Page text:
Reagan sculpture to showcase presidential hunk in trunks Decades before he became known as the Teflon President and the Great Communicator, Ronald Reagan was a hunk in trunks ... to place what some might consider a slightly unpresidential sculpture of Reagan on the northern banks of the Rock River in Lowell ... 02/8/2014 - 11:00 am | View Link
The Daily Hatch | www.TheDailyHatch.org with Everette Hatcher This series of posts entitled “FRANCIS SCHAEFFER ANALYZES ART AND CULTURE” touches things that affect our culture today. The first post took a look at the ... 10/21/2014 - 11:52 am | View Website
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ColumbiaMagazine.com News for Columbia, KY 42728, updated all day. ... Meet the Candidates Just 16 more days to the General Election Day, Tuesday November 4, 2014 !!! 10/21/2014 - 2:05 am | View Website
Topic Galleries The injury wave that has been jostling the Bears ' defense claimed rookie cornerback Kyle Fuller on Sunday. 10/20/2014 - 11:27 pm | View Website
An Al-Jazeera America investigation airing Saturday night spotlights heroin use and prescription drug addiction in Portland and Bangor.
The episode of the television network’s series “Fault Lines” looks at the use of opioid painkillers and links to heroin use. Maine has one of the highest rates of prescription painkiller addiction in the country.
The producer of the piece, Sam Black, is from Portland.
The half-hour episode, “Opioid Wars,” will air at 7 p.m.
WOBULENZI, Uganda — When the Miss Uganda contestants arrived at this sprawling farm outside Kampala, they quickly realized their high-heels would not be useful. So they put on gumboots and strutted awkwardly as they took turns learning how to milk a cow.
The scene is just what the organizers of Uganda’s annual beauty pageant wanted: Beautiful women getting their hands dirty to promote farming.
This was not always the case.
BAMAKO, Mali — Many people in Mali are at high risk of catching Ebola because the toddler who brought the disease to the country was bleeding from her nose as she traveled on a bus from Guinea, the World Health Organization warned Friday.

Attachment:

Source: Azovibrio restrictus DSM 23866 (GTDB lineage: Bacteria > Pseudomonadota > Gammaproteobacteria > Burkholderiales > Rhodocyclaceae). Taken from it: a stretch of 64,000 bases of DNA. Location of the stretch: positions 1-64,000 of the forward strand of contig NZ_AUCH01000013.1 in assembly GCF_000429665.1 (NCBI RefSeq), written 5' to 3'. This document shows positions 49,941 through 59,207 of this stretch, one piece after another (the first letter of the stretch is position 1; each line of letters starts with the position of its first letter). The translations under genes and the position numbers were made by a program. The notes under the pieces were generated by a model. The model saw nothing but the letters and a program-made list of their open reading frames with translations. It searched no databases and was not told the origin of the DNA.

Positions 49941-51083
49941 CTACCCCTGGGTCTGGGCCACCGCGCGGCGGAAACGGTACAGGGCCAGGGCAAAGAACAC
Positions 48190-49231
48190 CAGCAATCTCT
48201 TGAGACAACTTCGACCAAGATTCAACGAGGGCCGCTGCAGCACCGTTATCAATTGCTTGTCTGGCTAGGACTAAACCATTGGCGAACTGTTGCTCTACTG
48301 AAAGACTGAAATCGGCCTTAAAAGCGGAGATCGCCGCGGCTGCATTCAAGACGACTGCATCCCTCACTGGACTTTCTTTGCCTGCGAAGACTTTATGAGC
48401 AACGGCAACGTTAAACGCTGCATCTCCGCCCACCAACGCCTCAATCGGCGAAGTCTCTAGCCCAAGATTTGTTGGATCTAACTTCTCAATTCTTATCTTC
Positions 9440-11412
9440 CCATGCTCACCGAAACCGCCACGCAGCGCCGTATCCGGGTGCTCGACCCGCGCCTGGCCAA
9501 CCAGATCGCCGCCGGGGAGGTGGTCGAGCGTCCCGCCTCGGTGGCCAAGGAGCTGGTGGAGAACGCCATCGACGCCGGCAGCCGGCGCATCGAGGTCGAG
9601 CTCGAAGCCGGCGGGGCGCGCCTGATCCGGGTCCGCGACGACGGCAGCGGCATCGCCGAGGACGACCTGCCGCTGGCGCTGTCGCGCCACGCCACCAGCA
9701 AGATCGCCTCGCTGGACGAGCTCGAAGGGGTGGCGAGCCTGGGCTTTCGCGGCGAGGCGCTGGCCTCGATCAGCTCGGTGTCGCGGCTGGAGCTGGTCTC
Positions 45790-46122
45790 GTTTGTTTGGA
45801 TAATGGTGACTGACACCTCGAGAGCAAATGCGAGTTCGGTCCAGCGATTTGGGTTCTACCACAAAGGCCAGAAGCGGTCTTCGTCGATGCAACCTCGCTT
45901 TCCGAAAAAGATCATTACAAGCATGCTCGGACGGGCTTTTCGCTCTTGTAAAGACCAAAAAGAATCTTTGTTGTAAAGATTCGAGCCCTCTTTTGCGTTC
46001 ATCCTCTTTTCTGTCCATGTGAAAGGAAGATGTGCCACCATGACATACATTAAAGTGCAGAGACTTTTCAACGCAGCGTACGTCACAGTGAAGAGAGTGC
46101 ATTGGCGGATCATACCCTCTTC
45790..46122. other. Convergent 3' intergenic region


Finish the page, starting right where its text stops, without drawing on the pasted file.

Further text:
The U. N. agency is treating the situation as an emergency because many people may have had “high-risk exposures” to the 2-year-old girl during her journey through several towns in Mali, including two hours in the capital, Bamako.
The toddler died in an isolation tent at a hospital in the western city of Kayes on Friday, according to a nurse.
She was an ordinary lab technician with an uncommonly dangerous assignment: drawing blood from Ebola-infected animals in a secret military laboratory. When she cut herself at work one day, she decided to keep quiet, fearing she’d be in trouble. Then the illness struck.
“By the time she turned to a doctor for help, it was too late,” one of her overseers, a former bioweapons scientist, said of the accident years afterward.
WASHINGTON — Two phone companies – TerraCom Inc. and YourTel America Inc. – unwittingly posted the Social Security numbers, driver’s licenses and other sensitive data of up to 300,000 clients to the Internet, an investigation found, and federal regulators said on Friday they plan to fine the firms.
As consumer data breaches go, the case – and its $10 million fine – is relatively small.
But the incident is alarming because of how it unfolded: The companies participate in a government program called Lifeline, which subsidizes phone service for poor consumers.
AUSTIN, Texas — A frigate carrying French colonists to the New World that sank in a storm off the Texas coast more than 300 years ago is being reassembled into a display that archeologists hope will let people walk over the hull and feel like they are on the ship’s deck.
The 1686 wreck of the 54-foot oak frigate La Belle – in an expedition led by famed Mississippi River explorer Rene-Robert Cavelier Sieur de La Salle – is blamed for dooming France’s further exploration of what would become Texas and the American Southwest.
But La Salle’s short-lived Fort St.